| December 7, 2008 at 12:09 am
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The following BBC article attempts to portray recent political events in Venezuela. Adopting the view of local opposition, it reports on the reaction to prospects of extending Chavez´s tenure in power after 2012. Thus, it missed the opportunity to clarify meaningful events to readers. First, local opposition remains undemocratic, divided and has no leader to run against President Chavez yet. Contrary to the official party- PSUV-, Venezuelan opposition parties do not fancy primary election to select their leaders. Only a small group negotiates the appointment of candidates and who would run in elections undemocratically. Second, the Venezuelan Constitution allows referenda to be called by the President, the Parliament or the people. Last year and after the President called for a Referendum to reform the Constitution, Venezuelans were consulted on quite a number of topics including the extension of Chavez´s tenure in office and the adoption of socialist orientated constitutional provisions. The government nearly turned the country socialist and failed the referendum. However, the vote was on such a variety of complex issues that it is misleading to assume the population rejected the extension of Chavez´s tenure in office. His surprisingly high popularity after so many years in office would certainly contradict such allegation. Third, it is not Chavez who is directly calling on the extension of his chances to run for the Presidency in 2021. This time, the referendum initiative would correspond to either Parliament or the people. The government currently favours a Parliamentary initiative. Local Parliament is dominated by Chavez´s allies after the opposition decided not to participate in parliamentary elections few years ago. Such ill timed decision, prevented the emergence of new and young leaders among opposition cadres. In addition, it also affected its real chances of opposing any governmental led plan or policy such the coming referendum. Finally and despite the possibility of Chavez´s participation in the 2012 presidential elections, his winning chances are up to his government efficiency and performance during world economic recession and falling oil prices. By arguing against Chavez´s bid, the opposition concedes self defeat as it has no popular leader capable of winning presidential elections.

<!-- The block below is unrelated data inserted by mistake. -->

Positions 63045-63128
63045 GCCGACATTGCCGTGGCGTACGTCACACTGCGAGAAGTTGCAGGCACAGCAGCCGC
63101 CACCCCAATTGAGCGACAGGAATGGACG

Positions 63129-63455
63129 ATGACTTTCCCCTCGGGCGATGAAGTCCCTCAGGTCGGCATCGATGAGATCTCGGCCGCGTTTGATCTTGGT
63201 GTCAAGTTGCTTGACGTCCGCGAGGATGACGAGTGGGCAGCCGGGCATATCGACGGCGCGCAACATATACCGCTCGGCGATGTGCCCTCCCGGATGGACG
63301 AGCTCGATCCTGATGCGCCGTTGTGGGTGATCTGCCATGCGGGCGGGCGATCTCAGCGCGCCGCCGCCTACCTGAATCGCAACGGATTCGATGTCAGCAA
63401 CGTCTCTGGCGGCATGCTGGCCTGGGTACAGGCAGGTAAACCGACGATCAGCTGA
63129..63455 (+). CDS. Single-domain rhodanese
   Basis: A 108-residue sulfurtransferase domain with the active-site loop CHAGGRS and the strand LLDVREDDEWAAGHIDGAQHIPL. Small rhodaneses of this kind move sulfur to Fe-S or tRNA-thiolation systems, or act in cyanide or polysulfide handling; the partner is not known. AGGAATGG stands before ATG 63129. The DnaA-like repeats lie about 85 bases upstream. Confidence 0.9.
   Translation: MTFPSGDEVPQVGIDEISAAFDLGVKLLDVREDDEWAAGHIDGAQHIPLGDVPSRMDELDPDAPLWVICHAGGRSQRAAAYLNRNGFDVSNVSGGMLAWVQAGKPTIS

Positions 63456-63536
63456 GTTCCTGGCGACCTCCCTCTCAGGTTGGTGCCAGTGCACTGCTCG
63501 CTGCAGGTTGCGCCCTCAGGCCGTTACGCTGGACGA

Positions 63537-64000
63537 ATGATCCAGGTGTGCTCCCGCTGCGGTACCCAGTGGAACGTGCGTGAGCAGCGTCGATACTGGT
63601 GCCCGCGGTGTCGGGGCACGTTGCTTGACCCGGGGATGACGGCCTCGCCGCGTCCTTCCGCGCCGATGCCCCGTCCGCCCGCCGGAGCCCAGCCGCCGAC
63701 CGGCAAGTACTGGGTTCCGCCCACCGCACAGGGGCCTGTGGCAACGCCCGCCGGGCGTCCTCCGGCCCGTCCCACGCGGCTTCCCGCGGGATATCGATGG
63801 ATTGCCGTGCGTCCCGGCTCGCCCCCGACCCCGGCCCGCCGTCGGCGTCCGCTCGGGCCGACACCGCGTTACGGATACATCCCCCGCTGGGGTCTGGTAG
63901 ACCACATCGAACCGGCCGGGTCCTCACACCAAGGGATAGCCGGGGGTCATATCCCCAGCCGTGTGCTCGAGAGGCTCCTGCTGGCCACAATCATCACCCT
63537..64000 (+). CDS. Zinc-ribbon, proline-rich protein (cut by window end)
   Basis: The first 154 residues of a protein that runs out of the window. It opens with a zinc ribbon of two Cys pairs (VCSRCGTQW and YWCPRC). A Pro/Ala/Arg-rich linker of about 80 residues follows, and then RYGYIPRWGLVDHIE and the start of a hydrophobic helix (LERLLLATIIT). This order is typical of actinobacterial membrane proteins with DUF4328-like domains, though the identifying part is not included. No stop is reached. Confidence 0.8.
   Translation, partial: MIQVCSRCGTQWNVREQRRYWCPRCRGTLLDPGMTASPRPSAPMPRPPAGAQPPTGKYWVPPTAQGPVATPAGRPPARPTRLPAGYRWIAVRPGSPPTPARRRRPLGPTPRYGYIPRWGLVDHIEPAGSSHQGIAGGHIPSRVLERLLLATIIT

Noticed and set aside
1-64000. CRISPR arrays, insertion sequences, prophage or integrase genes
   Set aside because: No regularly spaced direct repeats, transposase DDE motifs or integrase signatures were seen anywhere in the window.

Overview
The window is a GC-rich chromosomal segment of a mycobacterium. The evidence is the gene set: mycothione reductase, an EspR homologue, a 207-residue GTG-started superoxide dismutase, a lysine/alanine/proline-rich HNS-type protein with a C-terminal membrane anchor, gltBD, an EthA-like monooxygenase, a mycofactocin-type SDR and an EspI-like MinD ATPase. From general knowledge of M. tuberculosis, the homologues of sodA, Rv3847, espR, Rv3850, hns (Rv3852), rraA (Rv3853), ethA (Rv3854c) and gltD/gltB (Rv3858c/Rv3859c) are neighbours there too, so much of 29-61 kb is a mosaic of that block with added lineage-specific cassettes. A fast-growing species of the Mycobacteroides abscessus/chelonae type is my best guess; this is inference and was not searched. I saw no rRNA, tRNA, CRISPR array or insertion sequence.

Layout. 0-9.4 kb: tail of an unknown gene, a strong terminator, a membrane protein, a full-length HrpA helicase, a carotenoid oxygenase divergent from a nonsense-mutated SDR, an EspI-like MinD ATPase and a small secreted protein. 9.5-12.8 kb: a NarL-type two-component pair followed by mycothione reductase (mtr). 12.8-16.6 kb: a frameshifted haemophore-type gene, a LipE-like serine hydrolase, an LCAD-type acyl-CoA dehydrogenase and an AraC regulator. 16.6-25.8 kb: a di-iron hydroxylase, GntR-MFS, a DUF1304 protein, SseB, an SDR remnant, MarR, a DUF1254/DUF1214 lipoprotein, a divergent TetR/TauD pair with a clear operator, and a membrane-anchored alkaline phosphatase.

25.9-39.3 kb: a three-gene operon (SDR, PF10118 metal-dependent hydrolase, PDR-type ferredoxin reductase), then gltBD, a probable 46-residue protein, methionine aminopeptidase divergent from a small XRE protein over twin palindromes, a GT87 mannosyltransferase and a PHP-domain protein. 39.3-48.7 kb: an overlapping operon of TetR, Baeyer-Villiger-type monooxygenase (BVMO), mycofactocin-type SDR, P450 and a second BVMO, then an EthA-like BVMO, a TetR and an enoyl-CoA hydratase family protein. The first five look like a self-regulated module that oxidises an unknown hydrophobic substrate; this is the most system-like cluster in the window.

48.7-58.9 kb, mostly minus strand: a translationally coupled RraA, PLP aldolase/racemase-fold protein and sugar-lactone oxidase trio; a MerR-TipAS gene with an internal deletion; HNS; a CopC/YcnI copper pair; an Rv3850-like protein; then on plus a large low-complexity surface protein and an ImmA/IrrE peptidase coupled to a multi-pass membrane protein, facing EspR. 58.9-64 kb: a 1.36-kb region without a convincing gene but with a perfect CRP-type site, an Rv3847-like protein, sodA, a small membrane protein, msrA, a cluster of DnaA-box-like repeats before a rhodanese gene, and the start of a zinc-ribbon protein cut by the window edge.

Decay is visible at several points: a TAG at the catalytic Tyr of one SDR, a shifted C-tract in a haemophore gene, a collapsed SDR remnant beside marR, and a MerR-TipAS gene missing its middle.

Opposition damns Chavez vote bid Opposition parties in Venezuela have formally rejected a plan by President Hugo Chavez to seek to stay in office as long as he keeps winning elections. In a joint statement, the opposition said: "Fourteen years are sufficient." Mr Chavez, marking 10 years since his first election as president, is seeking reforms that would let him stand again when his latest term ends in 2012. Last year, he lost a referendum on the issue and opposition parties say it cannot be voted on again. Thousands of supporters of the president gathered outside the presidential palace in Caracas on Saturday to mark the 10th anniversary of his first election victory in December 1998. But opposition parties issued a joint statement saying the president's re-election proposals were "anti-democratic, unconstitutional and against the national interest". Opposition politician Omar Barboza said it would strengthen the actions of a government which persecutes and harasses those who do not think as it does. He said the statement marked the launch of their No campaign ahead of a referendum President Chavez hopes could be held in February. Signatures needed: Re-election in the 2012 elections would keep him in power until 2019, but the president has said he hopes to remain in power until 2021. Mr Chavez can propose holding a referendum to the electoral authority only if he collects 2.5 million signatures supporting it, or if the request is supported by 30% of Congress, which is currently dominated by his allies. He told supporters outside the palace that he had decided to set the constitutional amendment plans into motion - but said it should be done with full support of people, in streets gathering signatures. The electoral authority is required to call a referendum 30 days after receiving a successful proposal. But it has already said it would be ready to hold a referendum in February. Although the president's personal support is still over 50%, the opposition has been buoyed by its recent performances at the ballot box, says the BBC's Will Grant in Caracas
: Referendum: Venezuela nearly turned socialist (updated)
, Venezuela: Chavez urges quick action to end term limits (Updated)